• Sun
  • Jul 13, 2014
  • Updated: 1:29am

Manila hostage crisis

Seven Hong Kong tourists and one tour guide were killed and 13 people were injured when a disgruntled former police officer opened fire on a bus full of Hong Kong tourists after hijacking it in Manila on August 23, 2010. Dissatisfied with the Philippine government's handling of the crisis and the ensuing investigation, Hong Kong issued a black travel alert against the Philippines and later introduced other sanctions. The two governments and victims' families reached an agreement on April 23, 2014 in which survivors and victims' families accepted an undisclosed amount of compensation from Manila and the Hong Kong government agreed to lift sanctions. 

NewsHong Kong

Aquino has ‘no plans’ to apologise over Manila bus tragedy despite sanctions

Philippine president says apology could create legal liability as diplomatic restrictions come into effect

PUBLISHED : Wednesday, 05 February, 2014, 2:07pm
UPDATED : Wednesday, 05 February, 2014, 5:26pm

Philippine President Benigno Aquino says he has no plans to apologise to Hong Kong over the Manila bus hostage incident, as Hong Kong’s diplomatic sanctions against Manila take effect on Wednesday.

The Philippine leader gave his first public response to the sanctions in an interview with The New York Times.

Hong Kong has cancelled 14-day visa-free arrangements for visiting Philippine officials and diplomatic passport holders, retaliation for Manila’s refusal to offer an official apology to the Hong Kong victims of the 2010 tragedy.

But Aquino told the Times that he had no plans to apologise, as doing so could create a legal liability.

The Philippine president also noted that China had not paid compensation to the families of Filipinos who have died in episodes there, the Times reported.

In Hong Kong, financial services legislator Christopher Cheung Wah-fung, a native of the Philippines, said the Hong Kong government’s sanctions were suitable.

“The business community in the Philippines is concerned about whether Hong Kong will take further actions, which may affect business and trade between the two places,” Cheung said. “But they do feel that the president should apologise to pacify the [victims’] families.”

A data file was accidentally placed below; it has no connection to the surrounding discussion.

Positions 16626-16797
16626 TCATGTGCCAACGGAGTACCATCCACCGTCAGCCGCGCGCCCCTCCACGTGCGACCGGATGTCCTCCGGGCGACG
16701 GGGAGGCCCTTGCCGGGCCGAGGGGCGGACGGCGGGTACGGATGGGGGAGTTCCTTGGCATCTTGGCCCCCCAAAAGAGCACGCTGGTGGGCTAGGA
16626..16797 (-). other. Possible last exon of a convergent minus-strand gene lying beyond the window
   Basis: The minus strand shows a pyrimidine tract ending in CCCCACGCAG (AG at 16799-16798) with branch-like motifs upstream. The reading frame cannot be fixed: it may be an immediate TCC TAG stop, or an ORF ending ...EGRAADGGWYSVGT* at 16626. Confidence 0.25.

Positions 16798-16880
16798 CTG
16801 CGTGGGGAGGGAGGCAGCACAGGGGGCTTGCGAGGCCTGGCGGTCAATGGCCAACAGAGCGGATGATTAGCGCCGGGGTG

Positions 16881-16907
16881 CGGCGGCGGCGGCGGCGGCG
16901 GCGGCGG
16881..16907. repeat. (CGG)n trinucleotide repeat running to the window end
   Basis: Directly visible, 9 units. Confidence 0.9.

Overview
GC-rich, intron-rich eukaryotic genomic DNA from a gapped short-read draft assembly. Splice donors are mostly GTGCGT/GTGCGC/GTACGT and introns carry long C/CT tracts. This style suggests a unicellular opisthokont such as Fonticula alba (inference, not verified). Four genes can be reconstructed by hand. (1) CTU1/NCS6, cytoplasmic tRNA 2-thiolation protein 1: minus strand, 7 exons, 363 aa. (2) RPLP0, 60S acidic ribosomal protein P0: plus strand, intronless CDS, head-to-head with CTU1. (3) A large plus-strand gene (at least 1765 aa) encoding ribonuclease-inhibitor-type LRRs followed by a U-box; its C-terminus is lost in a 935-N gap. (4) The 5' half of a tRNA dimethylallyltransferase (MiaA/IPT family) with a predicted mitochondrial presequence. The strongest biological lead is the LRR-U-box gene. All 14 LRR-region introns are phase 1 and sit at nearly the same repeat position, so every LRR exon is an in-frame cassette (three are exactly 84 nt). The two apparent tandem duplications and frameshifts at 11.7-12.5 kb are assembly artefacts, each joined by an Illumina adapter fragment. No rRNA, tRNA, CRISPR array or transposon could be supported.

Executive councillor and legislator Regina Ip Lau Suk-yee said on Wednesday that she did not expect Manila to make further concessions and it was possible there could be some twists in the lingering saga after Aquino’s term expires in 2016.

Aquino is prevented by law from seeking re-election when his six-year term expires.

Ip said very careful consideration would be needed before the government escalated its sanctions.

“If our sanctions affect the Filipino maids, the Philippine government could retaliate,” said Ip, adding that it was unlikely Hong Kong could ban Philippine imports because of a single incident as Hong Kong is a member of the World Trade Organisation.

Democrat James To Kun-sun, who is helping the families of the victims and survivors of the incident, said the sanctions sent a clear message to the Philippine government that Hong Kong could back up strong words with actions.

He also said it was too early to talk about further sanctions.

“We should trust the government and allow it more time. We also need to allow Manila time to weigh their options,” said To, who said the families were standing firm on their demand for an official apology from Aquino.

People Power lawmaker Albert Chan Wai-yip called for tougher measures – including banning Filipino maids from working in the city.

The family members of the survivors and victims have also asked for compensation for the incident.


Related topics

For unlimited access to:

SCMP.com SCMP Tablet Edition SCMP Mobile Edition 10-year news archive



This article is now closed to comments

THe HK government wants to take some action...and chooses a sanction that affects and inconveniences a small number of people while being careful to not tread on any significant exchange relationships, like "Filipino maids". Wow. I can just see the Aquino government cowering in the corner licking its wounds. No wonder they aren't responding. While dignify a pathetic, idiotic, and inconsequential nuisance action with a response? It's unfortunate that the HK government, in tripping over itself in wanting to make a gesture, chooses such a trivial one which demeans the memory of those victims more than anything else the Filipino government has ever done.
The UN should sponsor a 180-nation Apology Summit where everybody apologizes to everyone else. Just leave my Nobel Peace Prize outside the door.
I think he should apologize after the Hong Kong government apologizes to Indonesia for mistreating and abusing their maids and treating them like slaves.
i think manila city mayor sincere apology are good enough and should be accepted by the hksar government... the request for philippines president's to apologized are too demanding... james to action is for his own political motivation...in this case, xi jinping should apologized as well to those indonesian maid who are being abused by their hk employer for the negligence of hksar government... since, these abuses happened on several occasion already and hksar haven't done anything to this moment...


SCMP.com Account